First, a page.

With the Government continuing to rule out pension compulsion, how can the industry help in the take-up of stakeholder pensions?
Against a backdrop of world political instability and tumbling economic markets, it would be easy to forget the problems we face in our own backyard. One of the biggest is the risk of impending poverty for today's employees, who will be tomorrow's pensioners.
In November, the ABI said: “People are still not saving enough. Ninety per cent of employer-designated schemes have no members, only 9 per cent of employers are contributing to schemes and take-up has fallen to less than 50,000 new policies a month.”
The issue of pension take-up has been debated long and hard and there has been no shortage of possible solutions from every conceivable industry and consumer body. The majority have focused on new ideas that could be implemented and the remainder have addressed softer issues such as the communication and promotion of the scheme.
To gain an insight into this problem, we could start at the root cause and ask why don't employees join their pension scheme? Are they all sceptical of pensions or do they have more pressing priorities with their money? In our experience, there are two reasons why the majority of employees do not join their pension scheme – the lack of employer sponsorship and pure apathy.
Because a respectable employer contribution is essential, employers need to be convinced of the value of a good pension scheme to aid recruitment and retention of staff. Employees value pension benefits highly. In a survey carried out by Virgin Direct, 89 per cent of men and women said the most important benefit they could receive from their employer is a contribution to their pension.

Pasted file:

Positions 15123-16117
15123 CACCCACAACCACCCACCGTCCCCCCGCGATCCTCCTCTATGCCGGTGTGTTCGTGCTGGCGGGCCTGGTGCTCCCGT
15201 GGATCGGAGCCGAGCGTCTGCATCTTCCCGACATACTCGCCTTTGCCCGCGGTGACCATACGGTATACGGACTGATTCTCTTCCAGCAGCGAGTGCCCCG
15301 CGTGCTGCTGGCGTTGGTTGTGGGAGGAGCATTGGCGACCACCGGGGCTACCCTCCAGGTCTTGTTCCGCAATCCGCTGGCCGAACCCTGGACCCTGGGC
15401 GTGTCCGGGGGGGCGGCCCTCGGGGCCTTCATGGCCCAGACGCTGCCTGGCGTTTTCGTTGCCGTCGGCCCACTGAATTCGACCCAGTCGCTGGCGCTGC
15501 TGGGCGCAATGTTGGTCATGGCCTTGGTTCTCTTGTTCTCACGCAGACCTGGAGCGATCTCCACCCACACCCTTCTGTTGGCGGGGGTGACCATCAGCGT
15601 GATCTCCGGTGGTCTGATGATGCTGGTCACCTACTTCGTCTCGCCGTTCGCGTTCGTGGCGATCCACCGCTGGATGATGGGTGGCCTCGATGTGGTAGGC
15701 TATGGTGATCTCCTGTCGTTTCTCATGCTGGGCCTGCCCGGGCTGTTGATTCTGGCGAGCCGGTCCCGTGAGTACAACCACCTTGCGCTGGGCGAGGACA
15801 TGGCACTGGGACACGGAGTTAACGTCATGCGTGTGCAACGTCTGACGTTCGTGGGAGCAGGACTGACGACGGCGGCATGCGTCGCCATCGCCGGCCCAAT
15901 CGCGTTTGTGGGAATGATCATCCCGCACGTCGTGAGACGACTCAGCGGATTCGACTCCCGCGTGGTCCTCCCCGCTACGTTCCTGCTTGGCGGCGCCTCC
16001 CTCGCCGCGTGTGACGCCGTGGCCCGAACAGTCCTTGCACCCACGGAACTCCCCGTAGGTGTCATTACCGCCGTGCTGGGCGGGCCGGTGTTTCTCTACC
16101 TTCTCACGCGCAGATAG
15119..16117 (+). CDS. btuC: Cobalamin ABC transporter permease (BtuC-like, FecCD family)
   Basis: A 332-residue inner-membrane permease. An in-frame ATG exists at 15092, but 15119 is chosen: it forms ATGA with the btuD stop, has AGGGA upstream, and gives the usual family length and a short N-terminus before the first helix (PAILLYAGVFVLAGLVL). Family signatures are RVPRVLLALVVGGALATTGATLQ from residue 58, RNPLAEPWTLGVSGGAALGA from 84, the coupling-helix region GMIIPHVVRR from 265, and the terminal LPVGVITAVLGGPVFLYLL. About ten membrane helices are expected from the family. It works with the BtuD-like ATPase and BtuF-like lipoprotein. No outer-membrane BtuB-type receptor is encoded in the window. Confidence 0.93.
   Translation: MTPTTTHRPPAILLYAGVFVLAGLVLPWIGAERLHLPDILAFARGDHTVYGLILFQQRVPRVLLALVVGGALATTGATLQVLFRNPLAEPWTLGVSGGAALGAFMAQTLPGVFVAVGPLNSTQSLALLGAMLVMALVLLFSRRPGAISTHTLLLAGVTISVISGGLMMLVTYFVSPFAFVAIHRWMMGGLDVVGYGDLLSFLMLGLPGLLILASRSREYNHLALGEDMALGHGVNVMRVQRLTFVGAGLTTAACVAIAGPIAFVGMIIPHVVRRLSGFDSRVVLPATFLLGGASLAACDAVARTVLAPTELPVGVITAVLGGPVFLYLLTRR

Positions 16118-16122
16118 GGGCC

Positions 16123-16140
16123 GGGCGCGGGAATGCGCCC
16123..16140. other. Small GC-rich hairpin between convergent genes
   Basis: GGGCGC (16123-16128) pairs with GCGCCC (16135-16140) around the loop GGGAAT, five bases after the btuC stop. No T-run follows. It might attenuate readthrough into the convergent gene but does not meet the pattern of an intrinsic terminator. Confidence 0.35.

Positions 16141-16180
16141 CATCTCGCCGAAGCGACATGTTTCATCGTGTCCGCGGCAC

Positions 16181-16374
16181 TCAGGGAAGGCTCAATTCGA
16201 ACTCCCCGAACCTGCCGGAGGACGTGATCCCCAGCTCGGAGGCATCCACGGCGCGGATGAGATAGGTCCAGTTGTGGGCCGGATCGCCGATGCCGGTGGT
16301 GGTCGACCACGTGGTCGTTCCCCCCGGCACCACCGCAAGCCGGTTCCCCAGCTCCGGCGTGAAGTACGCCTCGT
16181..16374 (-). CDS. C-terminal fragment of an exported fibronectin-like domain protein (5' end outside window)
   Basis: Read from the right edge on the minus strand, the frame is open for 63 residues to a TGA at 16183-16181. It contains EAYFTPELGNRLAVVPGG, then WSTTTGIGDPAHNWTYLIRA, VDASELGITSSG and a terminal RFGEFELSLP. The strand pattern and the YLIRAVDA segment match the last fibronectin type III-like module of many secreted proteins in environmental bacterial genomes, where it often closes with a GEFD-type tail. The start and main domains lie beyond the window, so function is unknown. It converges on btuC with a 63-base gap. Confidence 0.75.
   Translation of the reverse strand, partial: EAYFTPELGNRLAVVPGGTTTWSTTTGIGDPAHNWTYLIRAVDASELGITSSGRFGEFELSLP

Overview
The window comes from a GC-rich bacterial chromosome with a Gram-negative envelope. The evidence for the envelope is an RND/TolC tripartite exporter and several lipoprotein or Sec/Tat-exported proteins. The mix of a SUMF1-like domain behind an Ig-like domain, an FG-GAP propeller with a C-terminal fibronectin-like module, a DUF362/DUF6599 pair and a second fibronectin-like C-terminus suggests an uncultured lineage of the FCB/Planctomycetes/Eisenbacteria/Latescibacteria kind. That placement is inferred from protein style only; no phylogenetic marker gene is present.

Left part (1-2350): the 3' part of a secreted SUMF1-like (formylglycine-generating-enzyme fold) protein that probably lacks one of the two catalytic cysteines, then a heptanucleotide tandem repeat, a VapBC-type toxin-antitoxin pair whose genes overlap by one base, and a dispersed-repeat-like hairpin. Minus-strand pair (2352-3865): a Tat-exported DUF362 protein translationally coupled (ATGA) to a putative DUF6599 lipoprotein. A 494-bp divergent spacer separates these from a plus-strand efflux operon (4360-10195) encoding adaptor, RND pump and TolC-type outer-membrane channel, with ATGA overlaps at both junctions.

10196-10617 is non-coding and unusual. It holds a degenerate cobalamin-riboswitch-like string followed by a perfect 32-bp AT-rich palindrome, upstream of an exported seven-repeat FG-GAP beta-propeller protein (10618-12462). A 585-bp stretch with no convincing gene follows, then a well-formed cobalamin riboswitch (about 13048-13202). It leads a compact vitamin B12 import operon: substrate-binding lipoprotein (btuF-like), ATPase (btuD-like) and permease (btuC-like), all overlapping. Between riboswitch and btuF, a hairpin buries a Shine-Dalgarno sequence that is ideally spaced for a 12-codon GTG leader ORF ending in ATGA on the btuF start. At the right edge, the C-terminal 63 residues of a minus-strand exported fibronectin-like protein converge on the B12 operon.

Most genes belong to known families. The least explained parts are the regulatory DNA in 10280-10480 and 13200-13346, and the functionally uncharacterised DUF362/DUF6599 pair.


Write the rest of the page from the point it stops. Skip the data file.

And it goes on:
What we also need is a much more radical approach to take-up. Herald the birth of streamlined applications. This is a process whereby employees automatically join a pension scheme as a contract of their employment, hence guaranteeing 100 per cent take-up from day one of the scheme, without an employee signature.
They still receive a direct offer pack but there is no complex application to complete. This route is available if the contract of employment makes provision for it. Employees can opt out of the scheme on receiving their paperwork or make any changes related to their details, for example, investment of contributions.
In reality, our experience has shown very few employees cancel their membership after they have received the paperwork so the average take-up on schemes that have utilised this process is over 95 per cent. It works well with the apathetic because the employee need do nothing to join the scheme.
If the employer feels this is too strong a stance to take or the contract cannot be amended, there are several variations on the process. Employers can combine the procedure with worksite meetings to inform and communicate to employees the benefits of the scheme and the paperwork they will receive. Alternatively, a shortened application form can be used where the employer agrees the scheme basis and the employees merely sign to agree to opt into the scheme. There are no difficult decisions or complicated forms to complete. Just one signature guarantees entry to the scheme.
Friends Provident has recruited and trained a number of people who can present at worksite meetings and hold one-to-one meetings with employees to answer questions. These can be done in conjunction with the intermediary.
Pensions are intangible products that are sold rather than bought. Employees do not wake up one sunny morning and decide to buy a pension. They have more pressing priorities, for example, buying a house, raising children and living their life. It is hard to blame them for being apathetic about pensions.
Streamlined applications are one of the most powerful tools we have available today to solve the issue of take-up of stakeholder pensions. Many providers have this facility up and running, it just needs to be utilised on as many new and existing schemes as possible.
If the process succeeds, we will see a generation of pensioners enjoying retirement in future. It could be a brave new world. If it fails, the consequences could be bleak.
Ben Gunn is managing director of Friends Provident Life and Pensions